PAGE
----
Every year, thousands of books are challenged or banned in public, private and school libraries. To show pride for all forms of literature, the American Library Association (ALA) celebrates Banned Book Week to counter all the challenged and banned literature.
This week, September 25th-October 1st, commemorates both classic and modern books that have been challenged. Childhood favorites such as The Adventures of Huckleberry Finn, Bridge to Terabithia, and James and the Giant Peach, as well as modern books like all of the Harry Potter series (which is actually the MOST challenged of them all!) and The City of Ember are features on the lists. Adult books do not escape censorship despite their audience.
Some of our favorite challenged young adult/adult books are:
- The Perks of Being A Wallflower by Stephen Chbosky
- The Earth, My Butt, and Other Big Round Things by Carolyn Mackler
- The Hunger Games by Suzanne Collins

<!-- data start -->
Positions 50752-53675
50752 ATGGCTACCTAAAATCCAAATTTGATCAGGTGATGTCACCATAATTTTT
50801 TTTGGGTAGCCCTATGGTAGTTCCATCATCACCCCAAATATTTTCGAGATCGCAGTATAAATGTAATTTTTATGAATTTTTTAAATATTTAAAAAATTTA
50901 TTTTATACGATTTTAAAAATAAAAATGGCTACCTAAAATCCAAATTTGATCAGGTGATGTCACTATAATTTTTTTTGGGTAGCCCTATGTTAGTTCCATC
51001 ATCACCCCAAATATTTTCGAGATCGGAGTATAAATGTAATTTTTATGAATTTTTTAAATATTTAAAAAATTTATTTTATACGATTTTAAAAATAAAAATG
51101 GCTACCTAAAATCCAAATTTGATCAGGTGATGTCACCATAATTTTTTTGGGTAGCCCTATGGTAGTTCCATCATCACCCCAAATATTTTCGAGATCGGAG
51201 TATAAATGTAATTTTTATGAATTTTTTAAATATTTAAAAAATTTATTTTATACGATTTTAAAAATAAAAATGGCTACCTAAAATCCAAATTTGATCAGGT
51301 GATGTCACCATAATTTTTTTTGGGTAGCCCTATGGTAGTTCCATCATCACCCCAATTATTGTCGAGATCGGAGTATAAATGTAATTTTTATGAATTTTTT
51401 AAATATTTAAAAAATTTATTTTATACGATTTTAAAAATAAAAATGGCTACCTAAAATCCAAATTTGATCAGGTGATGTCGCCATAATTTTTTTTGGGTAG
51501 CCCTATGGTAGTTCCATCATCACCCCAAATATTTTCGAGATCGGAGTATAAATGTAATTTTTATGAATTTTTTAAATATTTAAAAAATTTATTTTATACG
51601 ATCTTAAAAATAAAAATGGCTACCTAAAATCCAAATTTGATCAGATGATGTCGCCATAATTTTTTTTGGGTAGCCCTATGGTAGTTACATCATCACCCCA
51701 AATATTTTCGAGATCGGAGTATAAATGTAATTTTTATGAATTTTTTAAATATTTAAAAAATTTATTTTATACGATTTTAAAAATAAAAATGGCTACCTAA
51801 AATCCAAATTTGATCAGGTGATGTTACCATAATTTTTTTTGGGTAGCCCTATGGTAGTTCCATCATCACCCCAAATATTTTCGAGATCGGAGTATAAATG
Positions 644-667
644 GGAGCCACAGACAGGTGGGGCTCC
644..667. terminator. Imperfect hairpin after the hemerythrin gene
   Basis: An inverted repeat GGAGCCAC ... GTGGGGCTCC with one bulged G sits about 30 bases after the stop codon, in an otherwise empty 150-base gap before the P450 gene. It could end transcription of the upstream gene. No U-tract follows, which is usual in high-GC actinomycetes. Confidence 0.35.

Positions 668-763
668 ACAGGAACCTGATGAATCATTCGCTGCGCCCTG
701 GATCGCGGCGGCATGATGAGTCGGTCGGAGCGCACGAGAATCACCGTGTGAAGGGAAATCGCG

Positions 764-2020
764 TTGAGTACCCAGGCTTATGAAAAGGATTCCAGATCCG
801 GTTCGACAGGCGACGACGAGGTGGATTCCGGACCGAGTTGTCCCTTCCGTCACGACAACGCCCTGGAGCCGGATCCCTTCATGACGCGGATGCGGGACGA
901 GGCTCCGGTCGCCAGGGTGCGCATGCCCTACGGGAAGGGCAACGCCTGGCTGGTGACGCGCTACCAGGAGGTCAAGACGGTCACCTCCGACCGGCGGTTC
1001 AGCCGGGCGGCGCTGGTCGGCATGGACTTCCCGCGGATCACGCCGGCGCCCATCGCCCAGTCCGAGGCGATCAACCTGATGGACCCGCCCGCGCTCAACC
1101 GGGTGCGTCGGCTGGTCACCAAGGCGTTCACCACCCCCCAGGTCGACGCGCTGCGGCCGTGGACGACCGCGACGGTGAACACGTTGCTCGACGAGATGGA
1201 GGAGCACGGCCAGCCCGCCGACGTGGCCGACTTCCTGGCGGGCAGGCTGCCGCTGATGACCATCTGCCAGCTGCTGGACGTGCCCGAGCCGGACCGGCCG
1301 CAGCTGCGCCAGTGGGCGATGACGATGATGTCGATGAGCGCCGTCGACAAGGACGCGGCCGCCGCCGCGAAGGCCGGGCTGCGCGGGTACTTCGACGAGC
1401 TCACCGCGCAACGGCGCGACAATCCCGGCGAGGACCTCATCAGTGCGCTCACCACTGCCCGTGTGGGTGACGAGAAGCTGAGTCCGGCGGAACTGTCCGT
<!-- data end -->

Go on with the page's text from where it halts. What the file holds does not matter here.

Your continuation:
- The Golden Compass by Philip Pullman
- The Catcher in the Rye by J. D. Salinger
- Slaughterhouse- Five by Kurt Vonnegut
- To Kill a Mockingbird by Harper Lee
- The Color Purple by Alice Walker
The ALA’s goal in celebrating Banned Book Week is, “promoting the freedom to choose or the freedom to express one’s opinions even if that opinion might be considered unorthodox or unpopular and stresses the importance of ensuring the availability of those viewpoints to all who wish to read them.” –American Library Association.
To see lists by year, author, or most frequently challenged; visit the ALA site and browse for your favorites!
As these wise men said:
To choose a good book, look in an inquisitor’s prohibited list. ~John Aikin
“Books won’t stay banned. They won’t burn. Ideas won’t go to jail. In the long run of history, the censor and the inquisitor have always lost. The only sure weapon against bad ideas is better ideas.”—Alfred Whitney Griswold, Essays on Education
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